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Malt Liquor and Beer

Views: 10     Author: Site Editor     Publish Time: 2022-10-09      Origin: Site

In this malt liquor vs beer comparison guide, we’re going to discuss the similarities and differences between the two. So, if you’re curious about forties and malt liquor, just keep on reading.

History of Beer

Beer is one of the oldest drinks in human history. In fact, it dates all the way back to 5000 BC when humans discovered beer and bread through barley and fermentation. Chemical tests also show beer was stored in jars roughly 7,000 years ago.

Fast forward to today, it’s hard to imagine that a multi-hundred billion dollar business started out from domesticating cereal grains and some wild yeast strains. The shift towards beer as a business began in the 1200’s when hops were added to beer and exported to various countries and territories. As the world became more industrialized, so too did beer.

Now we have everything from brewpubs to craft breweries to large billion dollar corporations brewing beer. While we can break beers down into lager vs ale, there are also too many different variations of beer to count. That just goes to show how much the world of brewing has grown over the years.

History of Malt Liquor

The term malt liquor was first mentioned in England in 1690 but not in North America until 1842. It was actually the Canadians who used the term malt liquor in reference to ale, beer, and porters. Modern day, you may be more familiar with the brands or slang terms for malt liquor. Colt 45, Magnum, Steel Reserve, and King Cobra are all popular malt liquors sold today. If you are a fan of singer and rapper Afroman, you may be familiar of the lyric “Colt 45 and two zig zags, baby that’s all we need”. He is indeed referencing the popular malt liquor.

Another common term for malt liquor is a ‘forty’. When it comes to common usage of the term malt liquor, it is generally associated with 40 oz bottles. Malt liquor can be sold in any size bottle and sometimes plain old beer is sold in a 40 oz bottle. So, a 40 oz bottle of beer does not guarantee the liquor is malt liquor.

What Is Beer?

Beer is fairly simple and only includes 4 main ingredients. Water, yeast, hops, and a source of starch. While different yeasts can be used in brewing beer, the two main types of yeast are going to differentiate whether the beer is a lager or ale. Our source of starch is primarily malted barley, but corn, rice, wheat, and other grains are commonly used. Lastly, we have hops which add flavoring. While the brewing process can cause a lot of variation in flavor, hops is the main ingredient and way to flavor beer.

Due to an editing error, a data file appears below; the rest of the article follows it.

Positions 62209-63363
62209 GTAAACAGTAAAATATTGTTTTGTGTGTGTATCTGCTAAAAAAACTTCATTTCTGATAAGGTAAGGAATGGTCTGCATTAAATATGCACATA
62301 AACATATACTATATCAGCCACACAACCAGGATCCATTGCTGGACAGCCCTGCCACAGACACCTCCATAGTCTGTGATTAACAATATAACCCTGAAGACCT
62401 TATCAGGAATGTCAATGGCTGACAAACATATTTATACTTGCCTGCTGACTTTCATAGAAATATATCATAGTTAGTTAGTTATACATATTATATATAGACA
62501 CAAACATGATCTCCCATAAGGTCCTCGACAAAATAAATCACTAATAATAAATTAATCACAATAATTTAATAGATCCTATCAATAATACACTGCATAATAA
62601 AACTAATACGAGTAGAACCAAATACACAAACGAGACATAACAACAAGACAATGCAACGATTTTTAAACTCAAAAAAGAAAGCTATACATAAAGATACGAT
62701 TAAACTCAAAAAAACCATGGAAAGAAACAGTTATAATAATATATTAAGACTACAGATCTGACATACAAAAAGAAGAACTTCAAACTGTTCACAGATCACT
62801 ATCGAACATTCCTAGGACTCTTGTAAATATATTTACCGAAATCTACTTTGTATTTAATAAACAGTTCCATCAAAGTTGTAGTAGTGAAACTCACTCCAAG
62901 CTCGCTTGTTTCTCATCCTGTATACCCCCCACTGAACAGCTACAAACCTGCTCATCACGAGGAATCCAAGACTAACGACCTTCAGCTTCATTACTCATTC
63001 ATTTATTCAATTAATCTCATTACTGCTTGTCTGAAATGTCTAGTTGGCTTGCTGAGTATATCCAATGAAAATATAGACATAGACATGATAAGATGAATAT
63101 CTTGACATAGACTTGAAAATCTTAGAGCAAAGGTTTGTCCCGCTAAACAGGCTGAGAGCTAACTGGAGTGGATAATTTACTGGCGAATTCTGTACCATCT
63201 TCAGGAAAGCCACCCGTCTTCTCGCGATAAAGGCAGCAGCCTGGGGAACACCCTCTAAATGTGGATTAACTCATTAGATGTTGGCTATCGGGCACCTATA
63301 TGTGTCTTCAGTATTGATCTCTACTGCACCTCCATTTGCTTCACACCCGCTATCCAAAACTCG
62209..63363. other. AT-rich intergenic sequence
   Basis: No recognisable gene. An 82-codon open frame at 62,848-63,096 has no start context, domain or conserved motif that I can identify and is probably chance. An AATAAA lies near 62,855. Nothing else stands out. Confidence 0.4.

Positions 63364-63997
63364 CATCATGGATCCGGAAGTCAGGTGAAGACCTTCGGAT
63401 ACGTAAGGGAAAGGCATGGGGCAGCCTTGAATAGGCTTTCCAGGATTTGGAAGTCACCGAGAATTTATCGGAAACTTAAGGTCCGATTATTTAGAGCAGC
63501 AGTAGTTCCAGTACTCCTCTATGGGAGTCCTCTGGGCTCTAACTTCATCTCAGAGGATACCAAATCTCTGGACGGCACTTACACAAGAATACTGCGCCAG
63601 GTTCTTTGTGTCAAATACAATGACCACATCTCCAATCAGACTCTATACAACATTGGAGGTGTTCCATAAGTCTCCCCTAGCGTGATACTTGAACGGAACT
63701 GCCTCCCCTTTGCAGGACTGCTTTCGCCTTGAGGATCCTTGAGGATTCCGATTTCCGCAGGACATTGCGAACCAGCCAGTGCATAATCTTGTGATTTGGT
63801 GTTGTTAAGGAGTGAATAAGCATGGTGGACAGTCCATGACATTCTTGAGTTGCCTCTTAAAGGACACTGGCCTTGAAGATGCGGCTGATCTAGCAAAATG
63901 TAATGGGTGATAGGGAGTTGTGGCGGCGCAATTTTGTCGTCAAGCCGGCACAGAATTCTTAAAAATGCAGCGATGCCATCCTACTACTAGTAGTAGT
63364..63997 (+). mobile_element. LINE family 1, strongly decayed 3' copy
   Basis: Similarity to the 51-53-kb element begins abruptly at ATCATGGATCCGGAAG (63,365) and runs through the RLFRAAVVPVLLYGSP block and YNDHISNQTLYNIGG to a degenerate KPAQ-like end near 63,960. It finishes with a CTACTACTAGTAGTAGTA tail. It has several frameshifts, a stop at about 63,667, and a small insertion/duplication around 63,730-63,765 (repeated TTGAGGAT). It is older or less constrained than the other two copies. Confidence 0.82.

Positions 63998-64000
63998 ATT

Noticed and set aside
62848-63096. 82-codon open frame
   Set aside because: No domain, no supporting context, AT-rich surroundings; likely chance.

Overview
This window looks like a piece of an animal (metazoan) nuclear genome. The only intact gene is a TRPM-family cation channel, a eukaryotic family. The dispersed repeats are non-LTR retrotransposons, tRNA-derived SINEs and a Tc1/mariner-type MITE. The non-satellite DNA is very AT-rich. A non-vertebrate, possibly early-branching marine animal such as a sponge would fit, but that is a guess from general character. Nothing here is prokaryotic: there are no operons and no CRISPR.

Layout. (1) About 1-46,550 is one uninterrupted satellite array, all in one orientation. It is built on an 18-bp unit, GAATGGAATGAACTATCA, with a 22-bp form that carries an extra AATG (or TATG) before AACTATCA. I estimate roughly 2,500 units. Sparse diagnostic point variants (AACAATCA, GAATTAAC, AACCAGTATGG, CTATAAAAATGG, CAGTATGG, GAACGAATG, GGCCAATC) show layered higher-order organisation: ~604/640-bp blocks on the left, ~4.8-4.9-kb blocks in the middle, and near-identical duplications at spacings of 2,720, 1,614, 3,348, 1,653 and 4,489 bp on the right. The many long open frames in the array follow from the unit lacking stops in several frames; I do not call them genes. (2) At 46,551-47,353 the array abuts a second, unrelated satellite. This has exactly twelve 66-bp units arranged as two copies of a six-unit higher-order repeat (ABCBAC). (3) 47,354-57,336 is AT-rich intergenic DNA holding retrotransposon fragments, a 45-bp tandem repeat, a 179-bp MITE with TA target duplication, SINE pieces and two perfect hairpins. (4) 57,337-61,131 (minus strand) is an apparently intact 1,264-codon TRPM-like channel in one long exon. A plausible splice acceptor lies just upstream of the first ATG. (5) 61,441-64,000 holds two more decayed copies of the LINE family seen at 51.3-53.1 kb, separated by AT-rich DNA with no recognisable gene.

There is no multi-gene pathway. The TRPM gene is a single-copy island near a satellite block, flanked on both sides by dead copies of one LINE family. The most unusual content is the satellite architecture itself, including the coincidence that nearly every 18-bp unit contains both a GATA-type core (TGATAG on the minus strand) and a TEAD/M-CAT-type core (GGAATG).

However, beer does not have to use hops. As you may remember from the history of beer, hops weren’t added to beer until the 1200’s. So, what happens if you don’t use hops in beer?

What is Malt Liquor?

Malt Liquor, or a forty, is, in fact, a type of beer. Legally speaking, malt liquor is any beverage that is made through fermentation of any concoction of barley, malt, hops, or anything similar. In addition, the beverage must be more than 3 and 1/5 alcohol by weight which translates to roughly 5% ABV. So, most beers are considered malt liquors from a legal perspective. However, we are not as concerned with the legal definition as we are with providing you with information about how these terms are used.

Most beers come in, on average, in the 4-6% range. Since the craft beer explosion in the 2000’s, there are plenty of stronger beer options, though. That still doesn’t stop the notion that malt liquor is decidedly stronger than beer. Colt 45 lays on the lower end of the spectrum at 5.6% ABV with many around the 8-12% range, and plenty going up to 20% ABV. Malt liquor achieves this by adding sugars to the barley. Sugar is food for yeast, and ethanol or alcohol is the byproduct of yeast. So, the more sugar for the yeast to feed on, the higher the alcohol content.

The last thing to note is hops. While pretty much all beers and malt liquors use hops nowadays, it wasn’t uncommon for malt liquor to forgo the use of them. While not using hops can take away from the overall flavor, it also results in a less bitter taste. Many blogs will claim that malt liquors do not use hops, but they do. Malt liquor typically does not get as creative and artistic as craft beers with hops, nor do they use as much.

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